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Subject: Re: [boost] [outcome] Possible extensions/changes to std::experimental::expected
From: Andrzej Krzemienski (akrzemi1_at_[hidden])
Date: 2017-05-25 22:40:45

2017-05-26 0:17 GMT+02:00 Peter Dimov via Boost <boost_at_[hidden]>:

> Andrzej Krzemienski wrote:
> Also, they way I look at this solution is not "when I get this value I
>> have to check ...", but "when I produce this value I have to make sure...".
>> Is there no way to acheive this in the language?
> By not providing a default constructor, I suppose. Otherwise not, there's
> return value elision so if you do
> result<T> function()
> {
> result<T> r;
> // do things
> return r;
> }
> nothing is ever called on 'r' on your side if you forget to initialize it.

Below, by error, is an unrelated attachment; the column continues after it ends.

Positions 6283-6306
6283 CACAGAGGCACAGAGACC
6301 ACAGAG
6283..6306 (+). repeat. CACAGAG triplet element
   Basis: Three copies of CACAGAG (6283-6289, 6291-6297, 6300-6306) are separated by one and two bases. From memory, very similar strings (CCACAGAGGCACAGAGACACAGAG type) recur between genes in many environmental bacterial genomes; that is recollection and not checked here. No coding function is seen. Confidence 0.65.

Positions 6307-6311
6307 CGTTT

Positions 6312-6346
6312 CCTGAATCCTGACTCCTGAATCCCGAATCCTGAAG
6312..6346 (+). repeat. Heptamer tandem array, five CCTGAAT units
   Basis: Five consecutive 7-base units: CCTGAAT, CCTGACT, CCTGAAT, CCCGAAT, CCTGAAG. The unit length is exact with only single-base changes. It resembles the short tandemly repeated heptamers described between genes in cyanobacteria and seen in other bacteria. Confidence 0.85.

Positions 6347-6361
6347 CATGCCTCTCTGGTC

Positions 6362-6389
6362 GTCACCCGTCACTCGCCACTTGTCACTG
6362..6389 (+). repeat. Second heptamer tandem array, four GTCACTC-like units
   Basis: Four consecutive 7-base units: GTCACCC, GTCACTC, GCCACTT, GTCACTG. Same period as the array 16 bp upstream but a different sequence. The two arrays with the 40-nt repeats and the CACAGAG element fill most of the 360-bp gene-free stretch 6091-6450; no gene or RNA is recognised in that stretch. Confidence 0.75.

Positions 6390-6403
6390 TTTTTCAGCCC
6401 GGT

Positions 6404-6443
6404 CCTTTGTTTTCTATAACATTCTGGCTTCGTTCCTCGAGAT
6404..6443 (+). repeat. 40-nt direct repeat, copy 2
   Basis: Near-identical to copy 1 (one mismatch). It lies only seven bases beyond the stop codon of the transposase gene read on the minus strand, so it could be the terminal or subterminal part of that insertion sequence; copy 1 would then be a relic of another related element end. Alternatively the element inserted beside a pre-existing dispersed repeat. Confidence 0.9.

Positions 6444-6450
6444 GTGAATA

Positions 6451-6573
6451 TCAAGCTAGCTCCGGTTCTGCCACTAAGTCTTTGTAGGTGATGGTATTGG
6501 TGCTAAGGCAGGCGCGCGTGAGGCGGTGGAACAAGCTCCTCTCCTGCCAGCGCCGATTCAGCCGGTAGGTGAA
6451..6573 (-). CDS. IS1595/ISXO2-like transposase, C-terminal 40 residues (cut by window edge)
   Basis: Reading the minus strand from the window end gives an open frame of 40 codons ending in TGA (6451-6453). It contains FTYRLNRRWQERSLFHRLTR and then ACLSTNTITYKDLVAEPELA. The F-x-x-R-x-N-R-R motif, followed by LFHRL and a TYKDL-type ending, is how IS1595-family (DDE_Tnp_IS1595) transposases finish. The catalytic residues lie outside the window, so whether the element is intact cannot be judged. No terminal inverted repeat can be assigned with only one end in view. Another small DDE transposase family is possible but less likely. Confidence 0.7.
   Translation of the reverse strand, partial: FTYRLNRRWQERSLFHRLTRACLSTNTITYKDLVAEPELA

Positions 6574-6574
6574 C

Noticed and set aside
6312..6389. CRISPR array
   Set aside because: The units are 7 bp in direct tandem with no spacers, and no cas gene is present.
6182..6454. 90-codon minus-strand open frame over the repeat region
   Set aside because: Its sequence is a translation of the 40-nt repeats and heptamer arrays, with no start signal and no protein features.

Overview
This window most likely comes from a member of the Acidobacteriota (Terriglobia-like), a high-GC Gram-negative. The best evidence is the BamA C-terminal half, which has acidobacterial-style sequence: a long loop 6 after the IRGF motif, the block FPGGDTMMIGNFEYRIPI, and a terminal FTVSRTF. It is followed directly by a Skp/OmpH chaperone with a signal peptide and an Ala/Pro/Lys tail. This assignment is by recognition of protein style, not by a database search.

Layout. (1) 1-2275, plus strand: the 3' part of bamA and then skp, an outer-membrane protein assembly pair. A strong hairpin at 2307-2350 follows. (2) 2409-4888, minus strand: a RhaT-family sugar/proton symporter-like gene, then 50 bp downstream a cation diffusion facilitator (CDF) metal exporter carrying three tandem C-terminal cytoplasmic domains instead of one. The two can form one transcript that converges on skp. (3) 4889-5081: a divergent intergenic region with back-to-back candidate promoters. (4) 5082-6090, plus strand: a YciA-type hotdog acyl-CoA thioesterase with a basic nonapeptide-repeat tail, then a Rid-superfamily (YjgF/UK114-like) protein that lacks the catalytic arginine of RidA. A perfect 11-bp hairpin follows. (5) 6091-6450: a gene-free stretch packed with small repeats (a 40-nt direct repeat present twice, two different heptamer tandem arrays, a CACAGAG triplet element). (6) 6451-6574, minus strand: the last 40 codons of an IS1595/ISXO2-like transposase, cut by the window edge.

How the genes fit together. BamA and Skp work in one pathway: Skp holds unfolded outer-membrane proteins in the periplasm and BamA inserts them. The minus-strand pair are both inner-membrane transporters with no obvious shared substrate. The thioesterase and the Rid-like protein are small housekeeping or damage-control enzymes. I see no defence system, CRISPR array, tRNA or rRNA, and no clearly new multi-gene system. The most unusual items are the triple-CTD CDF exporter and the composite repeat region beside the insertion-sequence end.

True. This is off topic, but maybe the future language should add something
to protect against spillint the default-constructed value (at least of some
types) to deep into the program. I do not know how. But this problem often
occurs and is not limited to `outcome` or `expected`.

> Putting "outcome_errc::not_initialized" inside r made sense, because the
> principle is that when the returned result has no value, it has to contain
> the reason for its failure to contain such, and here the reason is that
> whoever wrote the function left it uninitialized. This looks logical to me,
> apparently to others not so much.
> It's not really that much different from returning EINVAL in r because the
> programmer made some other kind of logic error - instead of forgetting to
> initialize r, he forgot to initialize some argument to some lower level
> function he called, so it returned EINVAL and that's what ended up in r.

This will work for result<T>, because it has to store "any error
whatsoever", but will not for expected<T, E>, where E is an enum of two
values: too_little, and too_big.


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